As many of you know, I am mildly obsessed with glaciers and icebergs. I’ve written about them here and here. I’ve been painting and drawing them for several years. This past year, I even visited the Jökulsárlón Glacial Lagoon in Iceland, which I wrote about here. So I was really excited when I found out last year that a new film was being made about glaciers featuring pioneering environmental photographer and global warming activist James Balog and his work to capture them on film. That film, Chasing Ice, premiered last year and is on a run around independent theaters right now. I had the privilege of seeing it last night in San Francisco.
Sure, the film is awe-inspiringly beautiful (a combination of the filmmakers’ shots and Balog’s photography grace the screen for 75 minutes). To me, glaciers and icebergs are some of the most stunning sights in the world (hence my obsession with them). But the film is also heart-breaking. With a team of young engineers and assistants, Balog sets out to conduct the The Extreme Ice Survey — deploying time-lapse cameras across the brutal Arctic (from Alaska to Greenland to Iceland) to capture a multi-year record of some of the world’s glaciers. And what makes the film sad are the results: Balog’s stunning time-lapse videos compress years into seconds and what were at one time enormous glaciers (which previously had stood at relatively the same size for thousands of years) recede (break apart and melt) at record speed over the course of a few years. Balog argues that most of this now-quick recession is a result of climate change, which he describes as simply as “changes in the air.”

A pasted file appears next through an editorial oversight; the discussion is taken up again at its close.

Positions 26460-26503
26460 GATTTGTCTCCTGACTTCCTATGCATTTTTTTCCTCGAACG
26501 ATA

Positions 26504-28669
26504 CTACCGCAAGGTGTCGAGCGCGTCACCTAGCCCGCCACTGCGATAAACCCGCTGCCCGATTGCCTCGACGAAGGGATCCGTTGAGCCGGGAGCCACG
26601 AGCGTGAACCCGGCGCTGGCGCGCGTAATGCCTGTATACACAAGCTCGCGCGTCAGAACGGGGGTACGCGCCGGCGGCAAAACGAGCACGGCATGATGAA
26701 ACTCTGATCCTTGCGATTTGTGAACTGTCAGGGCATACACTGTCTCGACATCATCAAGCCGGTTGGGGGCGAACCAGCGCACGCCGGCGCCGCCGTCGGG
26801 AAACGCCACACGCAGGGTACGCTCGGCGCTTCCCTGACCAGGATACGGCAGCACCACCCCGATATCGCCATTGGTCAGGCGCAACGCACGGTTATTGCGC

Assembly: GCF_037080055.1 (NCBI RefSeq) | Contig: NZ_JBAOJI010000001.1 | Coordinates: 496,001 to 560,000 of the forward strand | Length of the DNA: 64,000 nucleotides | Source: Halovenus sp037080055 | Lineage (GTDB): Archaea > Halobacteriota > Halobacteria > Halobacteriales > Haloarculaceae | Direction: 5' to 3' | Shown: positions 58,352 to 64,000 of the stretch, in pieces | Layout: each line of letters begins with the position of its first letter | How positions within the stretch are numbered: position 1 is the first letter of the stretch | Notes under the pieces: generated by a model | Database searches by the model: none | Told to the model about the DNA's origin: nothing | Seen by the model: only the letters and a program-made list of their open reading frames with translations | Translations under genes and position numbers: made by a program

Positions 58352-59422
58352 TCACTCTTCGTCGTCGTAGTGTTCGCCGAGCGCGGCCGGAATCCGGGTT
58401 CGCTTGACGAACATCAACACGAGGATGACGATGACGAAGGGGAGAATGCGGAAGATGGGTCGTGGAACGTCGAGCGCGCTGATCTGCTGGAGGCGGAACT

What makes this film important and inspiring are two things: 1) the power of the individual to shine enormous light on an urgent global issue. Sure, Balog deployed a team and had tremendous support. But without him, this project never would have happened 2) the fact that through Balog’s photography we can see, with our own eyes, undeniable evidence of what is happening in the arctic. It’s no longer just a story we hear. It’s real. What the film doesn’t adequately explore is the impact of these changes in the arctic on the rest of the planet (though their website has some great information). I suppose that is another film.